Gods Playing in the Clouds is an attractively named Chi Gung/Qi Gong set, a relatively advanced one that has always been my favorite since learning it in the early 90s. The physical movements, the outer shells, are very elementary but what you do internally with your joints, fascia, ligaments, blood, breath, etc. is a game of a higher order. Consciously directing your energy flow is yet another skill. Finally you could add meditation. No one ever does it perfectly; there is always something more to fine tune.
The set was developed some 3000 years ago and has not changed significantly in 500 years, so you could say the adepts are happy with it. I find myself wondering about many aspects of it in my daily practice. Perhaps the most intriguing bit is that of the six movements there is one, #3, that’s uniquely different in its outer shell and its energy movement. It’s been said that this advanced set is the bridge to get you into meditation and I’d like to explore here how #3 can take you there.
The simplest way to describe the energy movements generally is 1) up and down your main channels, left right and center, and 2) from center to periphery and back, from your lower tan tien out to your auric fields and back in.
This holds true for 5 of the 6. But #3 focuses on your three main energy centers in your head, heart and belly. Furthermore you only bring energy into your head and belly and only send it out your heart. What is going on here?
Well one of the ways to understand Qigong generally is that you are interacting with the forces of nature, the sky above, the earth beneath, and the biosphere in between. Typically the head relates to the heavens, the belly to the earth and the heart to all the plants, animals and humans in between. So here you might say you can bring in all of heaven and earth but then you open your heart and give it all away. That sounds like a meditation.
Just what makes something a meditation? One thing is it addresses the main issues of life and death, questions we all deal with in all times and places. Another is it implicitly contains many variations, many ways to look at those weighty issues. It opens more doors. It invites more nuanced explorations. And as you open those doors you tend to recognize that you’re doing something deeply worthwhile.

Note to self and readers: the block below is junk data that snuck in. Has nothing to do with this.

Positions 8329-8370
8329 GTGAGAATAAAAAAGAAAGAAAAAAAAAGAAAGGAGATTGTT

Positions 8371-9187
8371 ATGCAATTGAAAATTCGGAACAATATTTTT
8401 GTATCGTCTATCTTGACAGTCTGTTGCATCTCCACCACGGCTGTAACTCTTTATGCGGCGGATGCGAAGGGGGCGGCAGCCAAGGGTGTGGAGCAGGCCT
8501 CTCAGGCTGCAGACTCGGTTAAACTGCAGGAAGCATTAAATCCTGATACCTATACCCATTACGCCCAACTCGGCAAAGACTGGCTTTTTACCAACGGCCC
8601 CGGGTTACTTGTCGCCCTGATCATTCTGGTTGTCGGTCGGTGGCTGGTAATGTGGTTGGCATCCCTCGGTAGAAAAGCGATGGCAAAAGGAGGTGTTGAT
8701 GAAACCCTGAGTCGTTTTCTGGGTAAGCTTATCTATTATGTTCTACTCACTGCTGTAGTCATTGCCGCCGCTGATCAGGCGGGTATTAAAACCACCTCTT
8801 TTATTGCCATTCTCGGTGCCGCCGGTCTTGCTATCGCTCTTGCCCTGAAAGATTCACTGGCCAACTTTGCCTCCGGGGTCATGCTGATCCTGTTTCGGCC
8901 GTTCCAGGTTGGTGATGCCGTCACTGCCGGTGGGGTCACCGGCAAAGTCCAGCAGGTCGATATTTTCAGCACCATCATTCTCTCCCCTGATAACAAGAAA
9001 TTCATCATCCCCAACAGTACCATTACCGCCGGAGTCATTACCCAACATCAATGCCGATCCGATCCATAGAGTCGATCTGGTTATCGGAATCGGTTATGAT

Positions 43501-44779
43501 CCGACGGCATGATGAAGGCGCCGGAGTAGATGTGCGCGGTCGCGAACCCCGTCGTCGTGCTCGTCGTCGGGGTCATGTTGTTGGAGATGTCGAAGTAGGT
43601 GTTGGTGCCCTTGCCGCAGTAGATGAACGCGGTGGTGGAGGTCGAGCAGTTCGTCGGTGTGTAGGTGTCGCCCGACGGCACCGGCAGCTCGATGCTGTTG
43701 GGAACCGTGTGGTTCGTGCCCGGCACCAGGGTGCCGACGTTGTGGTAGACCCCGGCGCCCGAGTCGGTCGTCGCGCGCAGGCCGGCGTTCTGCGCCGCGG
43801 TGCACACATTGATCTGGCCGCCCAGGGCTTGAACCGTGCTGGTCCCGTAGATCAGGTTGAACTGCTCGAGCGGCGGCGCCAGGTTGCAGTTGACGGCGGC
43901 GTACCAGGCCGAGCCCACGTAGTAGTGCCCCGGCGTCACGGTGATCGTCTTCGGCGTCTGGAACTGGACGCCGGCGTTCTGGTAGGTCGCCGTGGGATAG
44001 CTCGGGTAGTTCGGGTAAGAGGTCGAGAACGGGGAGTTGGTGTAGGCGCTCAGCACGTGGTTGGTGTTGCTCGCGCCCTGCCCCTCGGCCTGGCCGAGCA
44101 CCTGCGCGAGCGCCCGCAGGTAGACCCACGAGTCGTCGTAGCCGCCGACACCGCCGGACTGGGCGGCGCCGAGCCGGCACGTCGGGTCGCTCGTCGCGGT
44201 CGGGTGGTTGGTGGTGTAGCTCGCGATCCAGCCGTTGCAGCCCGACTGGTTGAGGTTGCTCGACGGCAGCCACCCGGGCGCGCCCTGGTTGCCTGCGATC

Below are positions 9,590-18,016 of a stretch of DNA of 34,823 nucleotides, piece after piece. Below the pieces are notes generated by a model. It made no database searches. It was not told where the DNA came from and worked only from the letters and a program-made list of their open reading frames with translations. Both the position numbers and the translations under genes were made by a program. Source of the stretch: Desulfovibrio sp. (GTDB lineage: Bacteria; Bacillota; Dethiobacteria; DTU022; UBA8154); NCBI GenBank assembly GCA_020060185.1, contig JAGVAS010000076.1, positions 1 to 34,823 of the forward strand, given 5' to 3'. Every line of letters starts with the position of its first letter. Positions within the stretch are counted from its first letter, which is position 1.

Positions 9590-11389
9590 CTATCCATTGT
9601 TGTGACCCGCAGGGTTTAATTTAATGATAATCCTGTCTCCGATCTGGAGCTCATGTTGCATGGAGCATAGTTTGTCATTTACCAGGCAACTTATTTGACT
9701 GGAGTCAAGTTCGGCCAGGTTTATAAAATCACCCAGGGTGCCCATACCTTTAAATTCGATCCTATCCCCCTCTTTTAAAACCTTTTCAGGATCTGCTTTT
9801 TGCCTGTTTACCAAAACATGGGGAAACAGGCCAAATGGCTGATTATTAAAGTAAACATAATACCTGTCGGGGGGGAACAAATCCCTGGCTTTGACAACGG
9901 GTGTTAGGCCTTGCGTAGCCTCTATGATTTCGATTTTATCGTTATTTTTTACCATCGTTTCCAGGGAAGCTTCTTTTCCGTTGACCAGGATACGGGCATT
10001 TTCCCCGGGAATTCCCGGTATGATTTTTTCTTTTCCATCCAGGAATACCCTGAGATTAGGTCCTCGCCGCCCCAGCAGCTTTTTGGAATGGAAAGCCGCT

So what do we have here? At its very simplest, stuff comes in to you and stuff leaves you. That’s true of every organism, every entity. Life proceeds by taking in and giving out. Where might you go with that?
You could start with gratitude for the energy that keeps you alive and well. You could appreciate its qualities, the freshness of clean air, the warmth and wet of the sun and rain, the stability of terra firma, the beauty of it all. You might notice that it’s always there, always available, reliably so. That could lead you to trust, to relax.
When you recognize that the forces of nature will be there you can afford to be less anxious, to worry and fret less, to be non attached, to let go and let God, to give generously and without expectation. Are you hearing the universality as well as the individual world traditions?
You could just as easily do this with the negatives as we’ll see in a moment.
Here’s how you can do the #3 qigong exercise very simply. Start with your arms bent, parallel, shoulder width, in front of you and a little above your head. Gently try to absorb the energy of the sky into your hands and your head, inhaling easily as you do. Then drop it and your hands down to your heart and let it all go as your arms extend out a little, exhaling easily. Next drop down to the earth and bring its energy and your arms up your legs to your belly, inhaling. From there come up to your heart and let it all go again. Finally return to the sky and repeat the cycle. Pinpoint focus on your energy centers if you’re able. How many times doesn’t matter but sets of 20 are sort of standard.
As you do this start thinking about things like abundance in abundance out, beauty in beauty out, love in love out, all you hold dear in and out, etc. Or if that’s too hokey for you try storminess, trouble and chaos in and out. That’s reliable nature too. But now you might want to contemplate the temporary qualities. Good or bad, all is permanent and all is impermanent. Which brings up equivocation, but let’s stop somewhere.
The significant thing about this type of meditation exercise is that it is much more than just thinking. You are doing it with your body, your breath and your energy, engaging several of your faculties together. (The more parts of your body you can engage the better.) There is a synergy. You practice at deeper levels.
So while qigong per se is not meditation per se this is an example of how the two can become one. With these few suggestions you can take this wherever it resonates with you.